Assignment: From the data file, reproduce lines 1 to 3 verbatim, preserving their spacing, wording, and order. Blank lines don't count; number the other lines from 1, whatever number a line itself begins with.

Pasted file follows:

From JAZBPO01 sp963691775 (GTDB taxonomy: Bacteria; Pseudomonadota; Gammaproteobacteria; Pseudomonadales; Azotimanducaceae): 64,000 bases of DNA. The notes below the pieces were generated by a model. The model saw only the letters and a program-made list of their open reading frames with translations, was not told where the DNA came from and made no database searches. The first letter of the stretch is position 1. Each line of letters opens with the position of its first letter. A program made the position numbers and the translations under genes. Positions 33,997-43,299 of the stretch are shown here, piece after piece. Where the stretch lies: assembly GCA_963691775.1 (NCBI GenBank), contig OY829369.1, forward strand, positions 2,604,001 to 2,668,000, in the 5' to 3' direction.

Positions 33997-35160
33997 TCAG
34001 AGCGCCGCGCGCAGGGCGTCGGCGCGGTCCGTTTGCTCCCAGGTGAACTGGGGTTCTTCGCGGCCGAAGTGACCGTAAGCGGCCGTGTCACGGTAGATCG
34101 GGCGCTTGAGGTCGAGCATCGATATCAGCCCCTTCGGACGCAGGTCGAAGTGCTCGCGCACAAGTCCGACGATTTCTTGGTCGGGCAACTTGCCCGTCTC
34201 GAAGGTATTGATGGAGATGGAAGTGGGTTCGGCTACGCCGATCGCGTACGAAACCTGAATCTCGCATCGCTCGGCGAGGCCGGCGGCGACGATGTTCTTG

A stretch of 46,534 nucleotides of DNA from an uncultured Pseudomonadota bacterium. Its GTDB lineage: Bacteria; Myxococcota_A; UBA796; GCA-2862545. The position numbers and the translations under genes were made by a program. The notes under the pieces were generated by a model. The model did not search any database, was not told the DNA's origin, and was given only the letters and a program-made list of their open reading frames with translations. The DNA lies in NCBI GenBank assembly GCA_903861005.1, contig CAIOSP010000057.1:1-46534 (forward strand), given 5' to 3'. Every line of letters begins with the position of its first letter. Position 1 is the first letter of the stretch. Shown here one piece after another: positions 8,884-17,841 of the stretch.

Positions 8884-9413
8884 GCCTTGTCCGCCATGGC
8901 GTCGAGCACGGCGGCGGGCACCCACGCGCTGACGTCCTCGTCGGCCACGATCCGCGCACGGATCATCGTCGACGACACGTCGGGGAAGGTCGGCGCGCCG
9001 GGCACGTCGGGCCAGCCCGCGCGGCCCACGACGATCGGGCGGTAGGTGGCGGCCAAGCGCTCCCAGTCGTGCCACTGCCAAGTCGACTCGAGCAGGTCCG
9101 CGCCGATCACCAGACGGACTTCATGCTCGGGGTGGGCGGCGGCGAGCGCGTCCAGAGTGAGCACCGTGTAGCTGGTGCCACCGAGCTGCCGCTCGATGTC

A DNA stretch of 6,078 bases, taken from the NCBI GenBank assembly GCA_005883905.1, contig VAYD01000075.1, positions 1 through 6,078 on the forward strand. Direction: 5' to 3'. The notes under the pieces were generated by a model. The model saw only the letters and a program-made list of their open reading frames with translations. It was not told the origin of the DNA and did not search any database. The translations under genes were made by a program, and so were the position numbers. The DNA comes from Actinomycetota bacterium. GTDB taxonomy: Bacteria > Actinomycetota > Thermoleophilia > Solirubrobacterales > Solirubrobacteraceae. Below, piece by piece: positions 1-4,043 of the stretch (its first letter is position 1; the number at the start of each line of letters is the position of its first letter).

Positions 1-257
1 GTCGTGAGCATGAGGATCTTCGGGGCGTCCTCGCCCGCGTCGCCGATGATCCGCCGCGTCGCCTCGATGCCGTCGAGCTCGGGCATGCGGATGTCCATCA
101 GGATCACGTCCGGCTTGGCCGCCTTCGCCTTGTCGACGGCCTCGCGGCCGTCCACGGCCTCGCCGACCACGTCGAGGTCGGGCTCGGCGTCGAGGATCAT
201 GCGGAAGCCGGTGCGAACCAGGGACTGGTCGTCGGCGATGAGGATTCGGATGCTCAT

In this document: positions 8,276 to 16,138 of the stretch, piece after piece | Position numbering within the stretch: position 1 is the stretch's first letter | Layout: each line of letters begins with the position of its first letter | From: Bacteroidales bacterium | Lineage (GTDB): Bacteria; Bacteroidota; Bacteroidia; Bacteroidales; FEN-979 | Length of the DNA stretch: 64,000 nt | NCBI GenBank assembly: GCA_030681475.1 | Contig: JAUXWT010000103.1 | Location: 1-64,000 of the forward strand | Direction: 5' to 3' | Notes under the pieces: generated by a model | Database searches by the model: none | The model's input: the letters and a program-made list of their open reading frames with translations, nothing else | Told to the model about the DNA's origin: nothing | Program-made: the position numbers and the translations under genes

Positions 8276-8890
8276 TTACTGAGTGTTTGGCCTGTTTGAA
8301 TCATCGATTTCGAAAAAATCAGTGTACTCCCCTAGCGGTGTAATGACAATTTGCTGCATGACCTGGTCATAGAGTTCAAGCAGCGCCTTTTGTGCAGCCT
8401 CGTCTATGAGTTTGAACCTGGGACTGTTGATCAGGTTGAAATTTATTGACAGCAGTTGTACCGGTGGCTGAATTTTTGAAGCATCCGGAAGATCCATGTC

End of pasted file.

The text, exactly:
From JAZBPO01 sp963691775 (GTDB taxonomy: Bacteria; Pseudomonadota; Gammaproteobacteria; Pseudomonadales; Azotimanducaceae): 64,000 bases of DNA. The notes below the pieces were generated by a model. The model saw only the letters and a program-made list of their open reading frames with translations, was not told where the DNA came from and made no database searches. The first letter of the stretch is position 1. Each line of letters opens with the position of its first letter. A program made the position numbers and the translations under genes. Positions 33,997-43,299 of the stretch are shown here, piece after piece. Where the stretch lies: assembly GCA_963691775.1 (NCBI GenBank), contig OY829369.1, forward strand, positions 2,604,001 to 2,668,000, in the 5' to 3' direction.

Positions 33997-35160
33997 TCAG